Estimated reading time: 6 minutes
Can Your Poop Really Help in the Fight Against Covid-19?
by Justin Dubs
We’re all aware of the current state of the world. The COVID-19 pandemic continues to rage on.
Now there is a new variant that is even more transmissible than the original strain!
And we all continue to exist in our new normal. Staying indoors and social distancing from one another.
In these unprecedented times, people are looking for an end to this. Hoping that soon we can all be together again in some kind of normalcy.
Scientists are working around the clock to come up with some sort of solution to our COVID-19 problem.
It seems that we’re finally breaking new ground. The recent approval and distribution of the vaccine gives new hope.
But while the general public waits its turn for the vaccine, how do we best keep each other safe?
There is one promising method of monitoring how COVID-19 spreads. National Wastewater Surveillance System.
The Oregon Health Authority (OHA) and Oregon State University are working together to collect samples of wastewater for the program. This project allows them to detect COVID-19 in community wastewater.
The Centers for Disease Control and Prevention is helping to fund the project. Any interested state can take advantage of the project.
The project tests wastewater and looks for any trace amounts of COVID-19. If there is any amount found in the samples then they deem the community to have the virus.
This testing method is also useful in testing for Polio and other Enteroviruses— which is where the idea came from.
Tests are able to determine that the virus is present if they detect any RNA from SARS-CoV-2.
But what does this information tell us?
The OHA is able to use this information to determine if there is a possibility of future outbreaks in the community. When the virus is detected, OHA updates the Oregon SARS-CoV-2 Wastewater monitoring dashboard.
There are 29 communities within the dashboard that Oregon is monitoring with weekly testing.
The dashboard indicates affected communities by saying “Detected” for the week. If no virus is seen (or it is under the threshold) then the dashboard indicates “Not Detected”. A blank space indicates no test.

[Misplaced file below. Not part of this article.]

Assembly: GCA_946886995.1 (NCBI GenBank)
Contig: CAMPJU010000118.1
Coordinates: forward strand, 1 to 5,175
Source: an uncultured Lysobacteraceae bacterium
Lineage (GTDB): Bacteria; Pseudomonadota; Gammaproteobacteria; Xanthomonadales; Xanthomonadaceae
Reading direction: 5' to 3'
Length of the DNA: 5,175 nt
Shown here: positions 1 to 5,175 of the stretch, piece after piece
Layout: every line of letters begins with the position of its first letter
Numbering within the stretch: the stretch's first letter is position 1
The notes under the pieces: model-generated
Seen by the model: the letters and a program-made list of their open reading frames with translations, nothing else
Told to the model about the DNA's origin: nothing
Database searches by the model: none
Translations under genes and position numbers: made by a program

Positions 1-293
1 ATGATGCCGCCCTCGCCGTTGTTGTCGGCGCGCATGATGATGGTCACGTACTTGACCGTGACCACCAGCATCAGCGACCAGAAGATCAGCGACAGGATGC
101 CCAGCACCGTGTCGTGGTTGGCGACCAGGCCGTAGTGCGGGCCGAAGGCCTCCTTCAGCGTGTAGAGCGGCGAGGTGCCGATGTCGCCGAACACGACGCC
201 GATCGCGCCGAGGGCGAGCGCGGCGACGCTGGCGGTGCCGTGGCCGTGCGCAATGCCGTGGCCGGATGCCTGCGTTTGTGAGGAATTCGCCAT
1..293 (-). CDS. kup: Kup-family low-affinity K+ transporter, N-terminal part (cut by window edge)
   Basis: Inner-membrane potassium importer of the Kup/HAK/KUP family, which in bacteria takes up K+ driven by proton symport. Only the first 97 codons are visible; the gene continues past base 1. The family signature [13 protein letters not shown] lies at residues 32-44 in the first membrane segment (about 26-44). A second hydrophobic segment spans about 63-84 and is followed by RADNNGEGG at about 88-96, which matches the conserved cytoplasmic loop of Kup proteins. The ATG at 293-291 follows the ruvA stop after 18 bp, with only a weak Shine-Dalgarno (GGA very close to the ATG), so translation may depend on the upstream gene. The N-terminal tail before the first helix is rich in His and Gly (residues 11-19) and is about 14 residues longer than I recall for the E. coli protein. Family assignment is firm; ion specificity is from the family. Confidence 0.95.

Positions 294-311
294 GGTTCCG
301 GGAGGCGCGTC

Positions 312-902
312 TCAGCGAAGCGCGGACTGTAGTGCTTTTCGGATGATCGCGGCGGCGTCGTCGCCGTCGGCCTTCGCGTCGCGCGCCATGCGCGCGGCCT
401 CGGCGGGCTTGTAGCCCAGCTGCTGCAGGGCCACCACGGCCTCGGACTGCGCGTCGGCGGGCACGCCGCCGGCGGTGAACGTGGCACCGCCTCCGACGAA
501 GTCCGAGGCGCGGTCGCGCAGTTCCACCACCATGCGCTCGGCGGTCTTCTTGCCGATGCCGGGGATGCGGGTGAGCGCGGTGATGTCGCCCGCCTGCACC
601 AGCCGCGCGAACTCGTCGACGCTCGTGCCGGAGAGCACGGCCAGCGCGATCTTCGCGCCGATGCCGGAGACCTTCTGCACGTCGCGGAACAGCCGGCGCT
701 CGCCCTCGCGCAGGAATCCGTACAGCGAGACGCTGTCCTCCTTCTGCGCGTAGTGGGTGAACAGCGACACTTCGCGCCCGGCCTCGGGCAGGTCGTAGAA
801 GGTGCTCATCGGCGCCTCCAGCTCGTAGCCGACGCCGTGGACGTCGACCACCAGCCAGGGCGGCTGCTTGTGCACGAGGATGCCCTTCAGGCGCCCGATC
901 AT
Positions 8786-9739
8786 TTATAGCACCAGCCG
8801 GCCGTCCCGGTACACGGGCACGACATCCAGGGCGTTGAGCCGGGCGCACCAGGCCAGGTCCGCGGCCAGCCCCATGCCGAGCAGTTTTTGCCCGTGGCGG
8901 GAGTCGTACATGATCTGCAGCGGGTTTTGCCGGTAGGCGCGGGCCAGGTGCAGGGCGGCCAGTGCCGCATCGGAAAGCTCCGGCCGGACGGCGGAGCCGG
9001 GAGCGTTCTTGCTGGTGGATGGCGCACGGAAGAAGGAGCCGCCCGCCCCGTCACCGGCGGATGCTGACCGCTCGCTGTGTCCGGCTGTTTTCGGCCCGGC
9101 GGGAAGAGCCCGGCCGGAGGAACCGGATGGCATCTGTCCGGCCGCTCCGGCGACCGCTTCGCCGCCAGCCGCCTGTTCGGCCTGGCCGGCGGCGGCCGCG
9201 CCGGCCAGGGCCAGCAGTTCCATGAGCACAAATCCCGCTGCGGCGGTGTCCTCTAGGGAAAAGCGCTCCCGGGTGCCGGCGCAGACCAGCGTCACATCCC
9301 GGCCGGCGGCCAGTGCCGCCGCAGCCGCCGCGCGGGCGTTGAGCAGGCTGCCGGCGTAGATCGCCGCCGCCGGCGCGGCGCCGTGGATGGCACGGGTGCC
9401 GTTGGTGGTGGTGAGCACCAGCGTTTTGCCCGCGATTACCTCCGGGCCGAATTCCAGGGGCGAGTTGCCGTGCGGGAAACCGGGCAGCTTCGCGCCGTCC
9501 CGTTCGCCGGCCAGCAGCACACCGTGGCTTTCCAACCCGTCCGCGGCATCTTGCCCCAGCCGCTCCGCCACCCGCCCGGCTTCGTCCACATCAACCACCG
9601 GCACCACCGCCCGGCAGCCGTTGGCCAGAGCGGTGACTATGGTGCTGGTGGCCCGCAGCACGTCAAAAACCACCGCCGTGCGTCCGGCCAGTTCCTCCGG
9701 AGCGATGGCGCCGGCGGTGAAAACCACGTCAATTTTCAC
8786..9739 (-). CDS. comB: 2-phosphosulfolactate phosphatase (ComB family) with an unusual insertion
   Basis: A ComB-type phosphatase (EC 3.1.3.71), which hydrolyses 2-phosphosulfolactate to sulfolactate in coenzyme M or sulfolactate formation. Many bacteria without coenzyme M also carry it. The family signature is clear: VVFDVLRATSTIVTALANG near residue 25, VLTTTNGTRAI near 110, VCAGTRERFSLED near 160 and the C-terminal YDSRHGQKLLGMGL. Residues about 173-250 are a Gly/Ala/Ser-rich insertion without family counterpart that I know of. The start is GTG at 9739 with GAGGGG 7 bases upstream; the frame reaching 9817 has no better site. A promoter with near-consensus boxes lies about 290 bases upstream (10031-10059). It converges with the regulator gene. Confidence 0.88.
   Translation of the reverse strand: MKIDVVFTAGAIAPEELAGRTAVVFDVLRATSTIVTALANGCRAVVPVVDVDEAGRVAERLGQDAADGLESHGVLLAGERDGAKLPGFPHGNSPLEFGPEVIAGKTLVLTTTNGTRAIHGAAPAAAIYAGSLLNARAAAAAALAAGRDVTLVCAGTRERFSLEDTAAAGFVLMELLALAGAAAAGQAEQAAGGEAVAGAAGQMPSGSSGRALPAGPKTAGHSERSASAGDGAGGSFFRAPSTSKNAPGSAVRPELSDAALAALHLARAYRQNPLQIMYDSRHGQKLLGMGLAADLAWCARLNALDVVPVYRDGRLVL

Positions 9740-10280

This dashboard works primarily as an early warning system for a possible coronavirus outbreak. Samples of the wastewater are able to detect the virus well before cases are confirmed via testing. It also shows the virus prior to infected people showing symptoms.
Oregon is using this data to track the movement of the virus throughout the state. Helping to determine where an outbreak may occur. Also giving them a heads up for where an increase in resources is needed.
According to the CDC both symptomatic and asymptomatic cases of the virus are detectable in the wastewater. Collection of data for both types of infection is possible because of this. A more accurate assessment of the virus in the community is possible as well.
The best part is that wastewater surveillance is not dependent on people’s behavior— hich is why it’s so effective. It does not rely on people self-reporting or going to the hospital. You just test the community’s water.
The tests are performed weekly in order to monitor the trend of Covid’s effect on the community.
What the Heck is Wastewater?
So by now you’re probably tired of seeing the word wastewater. But what is it exactly? Wastewater is what it sounds like, waste. Its makeup is primarily human waste, bathwater, laundry water, and food prep water. It’s pretty much any water that comes out of your house.
All of these ingredients combine in the sewer and are sent to the sewage treatment plant.
Now here is the interesting part. People infected with Covid-19 shed little bits of the virus in their feces. This is how the virus enters the sewage system and is detectable by testing the water.